Superior National Forest Invites People to Get Outdoors and Enjoy the Early Spring Weather with a Couple Cautions

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THUNDER BAY, ON - March 21, 2012 - Unseasonably warm weather is inviting people to enjoy the great USFSoutdoors.  It is also creating a couple of hazardous conditions.  Ice on the lakes is deteriorating sooner than usual and may not be safe for travel.  Also, water temperatures are barely above freezing.  At the same time, as snow cover disappears, dead grass and leaves are dried by sun and wind making it easier for fires to  start and spread much more quickly than is usual at this time of year. 
 
The drought that contributed to the extreme behavior during the Pagami Creek Wildfire last year is projected to continue in northern Minnesota.  The USDA Forest Service and partner agencies are closely monitoring fire danger indicators and have already begun staffing in order to be able to respond quickly to any fire starts.  It is especially important for everyone to be careful with and to attend to any outside burning and to follow any restrictions on campfires or other outside burning.
 
For updates regarding conditions on the Superior National Forest see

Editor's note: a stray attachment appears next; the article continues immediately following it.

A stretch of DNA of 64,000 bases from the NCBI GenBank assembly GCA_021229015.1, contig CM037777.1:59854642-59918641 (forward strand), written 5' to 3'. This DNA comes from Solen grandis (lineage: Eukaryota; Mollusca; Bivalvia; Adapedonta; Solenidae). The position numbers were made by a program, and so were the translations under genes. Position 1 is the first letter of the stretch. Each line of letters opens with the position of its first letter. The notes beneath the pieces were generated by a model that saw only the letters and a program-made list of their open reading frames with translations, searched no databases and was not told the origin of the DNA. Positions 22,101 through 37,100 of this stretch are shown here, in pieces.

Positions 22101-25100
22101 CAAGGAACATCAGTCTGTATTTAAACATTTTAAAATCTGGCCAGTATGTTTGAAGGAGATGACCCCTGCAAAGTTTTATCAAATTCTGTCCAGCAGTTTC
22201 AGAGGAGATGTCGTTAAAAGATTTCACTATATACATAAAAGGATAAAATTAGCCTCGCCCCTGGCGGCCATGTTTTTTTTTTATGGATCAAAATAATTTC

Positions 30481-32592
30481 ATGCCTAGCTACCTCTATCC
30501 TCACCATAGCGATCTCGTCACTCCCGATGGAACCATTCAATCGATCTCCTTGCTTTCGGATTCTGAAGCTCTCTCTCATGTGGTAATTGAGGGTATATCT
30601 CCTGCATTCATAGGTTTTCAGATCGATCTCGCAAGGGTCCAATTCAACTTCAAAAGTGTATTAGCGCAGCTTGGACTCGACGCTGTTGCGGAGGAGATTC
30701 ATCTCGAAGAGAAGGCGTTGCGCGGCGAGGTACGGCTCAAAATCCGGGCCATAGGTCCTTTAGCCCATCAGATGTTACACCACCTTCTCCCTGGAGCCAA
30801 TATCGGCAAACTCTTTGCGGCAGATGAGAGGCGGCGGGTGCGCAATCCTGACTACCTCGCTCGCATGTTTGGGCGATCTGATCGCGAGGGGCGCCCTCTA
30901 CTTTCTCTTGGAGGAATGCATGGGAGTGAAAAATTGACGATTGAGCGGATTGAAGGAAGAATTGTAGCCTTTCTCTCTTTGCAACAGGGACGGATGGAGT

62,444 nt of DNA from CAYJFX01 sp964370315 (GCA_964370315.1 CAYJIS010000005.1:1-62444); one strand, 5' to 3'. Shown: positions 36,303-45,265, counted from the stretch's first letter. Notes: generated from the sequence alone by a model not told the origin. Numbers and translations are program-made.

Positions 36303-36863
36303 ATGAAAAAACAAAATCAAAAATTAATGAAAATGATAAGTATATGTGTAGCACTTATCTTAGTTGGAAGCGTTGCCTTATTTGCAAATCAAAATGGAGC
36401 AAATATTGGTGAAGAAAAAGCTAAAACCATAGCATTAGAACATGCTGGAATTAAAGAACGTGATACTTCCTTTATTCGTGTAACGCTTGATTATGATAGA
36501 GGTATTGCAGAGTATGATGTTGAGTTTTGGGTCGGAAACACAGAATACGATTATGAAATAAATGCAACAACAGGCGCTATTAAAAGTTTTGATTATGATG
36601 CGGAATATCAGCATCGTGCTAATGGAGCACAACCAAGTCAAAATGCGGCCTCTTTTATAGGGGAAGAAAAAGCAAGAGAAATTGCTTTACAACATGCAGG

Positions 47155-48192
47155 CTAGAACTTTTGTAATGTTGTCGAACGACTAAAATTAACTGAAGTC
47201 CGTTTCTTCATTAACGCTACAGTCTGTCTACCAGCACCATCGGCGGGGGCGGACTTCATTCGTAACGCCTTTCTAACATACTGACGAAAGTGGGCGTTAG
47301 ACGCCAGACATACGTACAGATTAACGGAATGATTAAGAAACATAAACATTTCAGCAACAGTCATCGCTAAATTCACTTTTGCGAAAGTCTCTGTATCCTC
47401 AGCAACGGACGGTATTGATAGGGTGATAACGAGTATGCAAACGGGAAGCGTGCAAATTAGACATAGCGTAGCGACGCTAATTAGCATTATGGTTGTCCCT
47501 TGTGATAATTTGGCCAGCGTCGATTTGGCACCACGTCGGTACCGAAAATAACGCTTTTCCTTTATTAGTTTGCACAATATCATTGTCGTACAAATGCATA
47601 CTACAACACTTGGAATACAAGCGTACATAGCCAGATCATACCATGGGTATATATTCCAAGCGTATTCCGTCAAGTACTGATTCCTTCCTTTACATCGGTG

www.fs.usda.gov/superior   
For information statewide in Minnesota see  
www.mnics.org
 
What is happening in the area on the Forest affected by the 2011 Pagami Creek Wildfire?
 
With the exception of the area burned by last year’s Pagami Creek Wildfire, the Boundary Waters Canoe Area Wilderness (BWCAW) is open to public use. The burned area is closed to public use due to wide-spread hazards such as dead standing trees as well as fallen trees blocking portages and trails.  
 
Forest managers have temporarily closed several wilderness campsites due to specific safety concerns or resource impacts. They also adjusted entry quotas to reflect the number of campsites available.  Salvage of timber in an area impacted by the fire outside of the Wilderness is in progress.
 
This spring, crews will begin rehabilitation work to return campsites and portages to a condition that will not put visitors or resources at risk. They will be replacing damaged wilderness latrines, clearing downed trees from campsites, trails and portages along with other tasks.  As this work progresses, the Forest Service will reopen closed areas and adjust quotas.   A few campsites and trails will require additional time to recover and will likely not be available this year. 
 
We will continue to issue public updates and post information on our Forest website throughout the season.  For details about conditions in the area burned by Pagami Creek Wildfire select the quick link on our home page.

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